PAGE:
Illinois Commerce Commission Approval Puts State on the Path to Strong Renewable Energy Growth, Fixes Concerns from Proposed Order

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Contact: David Jakubiak

Illinois Commerce Commission Approval Puts State on the Path to Strong Renewable Energy Growth, Fixes Concerns from Proposed Order

Long Term Renewable Resource Procurement Plan Sets Stage for Job Creation, Investment in Wind, Solar Energy; Programs Will Bring Clean Energy to Underserved Communities

A roadmap for renewable energy development in Illinois was approved today by the Illinois Commerce Commission (ICC), and should help the state accomplish many of the promises outlined in 2016’s landmark energy policy.

“This Plan and Illinois’ modernized renewable energy policy put our state on the map as one of the nation’s solar leaders,” said Senior Attorney Brad Klein. “We thank the Illinois Power Agency for their work to develop a plan that will benefit all Illinoisans, and we thank the ICC for addressing shortfalls in the proposed order to pass a strong plan that will drive renewable energy development.”

The Illinois Power Agency’s (IPA) Long-Term Renewable Resources Procurement Plan outlines how the state will accomplish its goal of 25 percent renewable energy by 2025, prioritizing the building of new wind and solar projects. The Plan establishes standards for the solar programs created by the 2016 law, including community solar and the Illinois Solar for All program, which will develop solar benefitting low-income communities.

“The Environmental Law & Policy Center’s analysis shows that through 2030 this plan will lead to the development of enough solar energy and wind power to provide electricity to more than 825,000 homes,” said Policy Advocate MeLena Hessel.. “We’re excited because this plan takes important steps forward to ensure greater access to solar energy through the community solar and Illinois Solar for All programs.”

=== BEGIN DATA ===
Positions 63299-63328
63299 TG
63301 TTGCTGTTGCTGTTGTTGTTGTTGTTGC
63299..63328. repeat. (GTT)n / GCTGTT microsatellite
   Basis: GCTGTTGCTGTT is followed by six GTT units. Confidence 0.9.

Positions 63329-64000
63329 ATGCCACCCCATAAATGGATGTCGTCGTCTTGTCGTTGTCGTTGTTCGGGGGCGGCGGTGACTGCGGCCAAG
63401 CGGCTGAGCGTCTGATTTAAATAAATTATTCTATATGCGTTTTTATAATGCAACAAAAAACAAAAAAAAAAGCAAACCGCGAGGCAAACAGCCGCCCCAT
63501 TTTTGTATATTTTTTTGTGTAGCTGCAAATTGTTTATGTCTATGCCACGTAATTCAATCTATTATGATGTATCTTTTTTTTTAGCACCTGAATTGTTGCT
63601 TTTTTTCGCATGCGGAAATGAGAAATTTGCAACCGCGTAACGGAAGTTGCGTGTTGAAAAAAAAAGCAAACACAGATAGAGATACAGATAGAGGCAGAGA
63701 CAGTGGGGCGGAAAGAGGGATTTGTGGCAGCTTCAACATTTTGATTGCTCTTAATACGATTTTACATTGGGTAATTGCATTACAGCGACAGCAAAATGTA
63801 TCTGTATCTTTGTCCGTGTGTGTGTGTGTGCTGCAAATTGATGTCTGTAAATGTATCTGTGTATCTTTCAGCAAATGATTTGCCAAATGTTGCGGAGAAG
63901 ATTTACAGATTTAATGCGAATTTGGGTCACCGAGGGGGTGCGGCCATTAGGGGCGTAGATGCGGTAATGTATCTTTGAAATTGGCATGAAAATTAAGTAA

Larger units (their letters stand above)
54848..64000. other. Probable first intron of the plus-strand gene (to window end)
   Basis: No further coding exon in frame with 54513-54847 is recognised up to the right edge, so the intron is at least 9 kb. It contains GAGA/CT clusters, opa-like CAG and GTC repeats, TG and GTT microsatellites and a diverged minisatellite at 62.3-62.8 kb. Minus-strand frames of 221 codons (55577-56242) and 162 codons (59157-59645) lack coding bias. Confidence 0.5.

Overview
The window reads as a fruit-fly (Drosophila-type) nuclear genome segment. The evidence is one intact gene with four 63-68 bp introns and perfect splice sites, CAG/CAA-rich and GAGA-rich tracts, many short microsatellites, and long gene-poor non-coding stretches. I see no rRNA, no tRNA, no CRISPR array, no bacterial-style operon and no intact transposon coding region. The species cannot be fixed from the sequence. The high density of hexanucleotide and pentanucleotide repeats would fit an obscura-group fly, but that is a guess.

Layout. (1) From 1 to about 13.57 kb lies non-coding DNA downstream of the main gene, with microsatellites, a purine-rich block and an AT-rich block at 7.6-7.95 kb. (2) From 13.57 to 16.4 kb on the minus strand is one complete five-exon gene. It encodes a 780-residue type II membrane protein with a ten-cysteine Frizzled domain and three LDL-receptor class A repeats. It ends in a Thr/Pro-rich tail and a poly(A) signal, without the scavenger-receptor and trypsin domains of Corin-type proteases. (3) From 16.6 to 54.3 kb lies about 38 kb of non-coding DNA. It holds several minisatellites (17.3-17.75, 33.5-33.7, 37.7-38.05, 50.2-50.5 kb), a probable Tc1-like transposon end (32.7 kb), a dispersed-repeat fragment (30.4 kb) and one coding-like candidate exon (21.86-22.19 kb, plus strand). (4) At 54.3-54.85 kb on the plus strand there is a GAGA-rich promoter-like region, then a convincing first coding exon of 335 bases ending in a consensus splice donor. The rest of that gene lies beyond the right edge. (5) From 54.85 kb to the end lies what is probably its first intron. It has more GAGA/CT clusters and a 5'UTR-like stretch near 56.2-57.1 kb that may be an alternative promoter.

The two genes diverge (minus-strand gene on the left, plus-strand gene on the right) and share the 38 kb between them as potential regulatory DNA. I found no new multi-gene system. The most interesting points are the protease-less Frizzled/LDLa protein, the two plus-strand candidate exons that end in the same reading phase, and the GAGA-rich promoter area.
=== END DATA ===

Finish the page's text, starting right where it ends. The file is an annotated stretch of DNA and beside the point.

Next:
One highlight of the Plan is the creation of a community solar program. Community solar allows business and residential customers to benefit from solar energy even if they can’t put solar panels on their own property.

“With every policy the devil is the details, and after the law passed, we needed a strong plan to drive growth in wind and solar in Illinois,” Hessel said. “This plan is a solid step forward.”

ELPC is pleased the ICC reversed a provision in the Proposed Order that would have excluded projects built in municipal utilities and rural electric co-ops from participating in the rooftop, community solar and Illinois Solar for All programs.

“We worked closely with solar developers, environmental and consumer groups, and low-income advocates to ensure communities throughout the state achieve the promise of renewable energy,” Hessel added. “We commend the Commission for recognizing the need to expand access to these programs.”

The first two procurements under the Plan, which will be for utility-scale wind and brownfield solar development, are planned for this summer. The Plan’s solar programs will launch after the IPA hires a Program Administrator. The IPA will next update the Plan in 2019.

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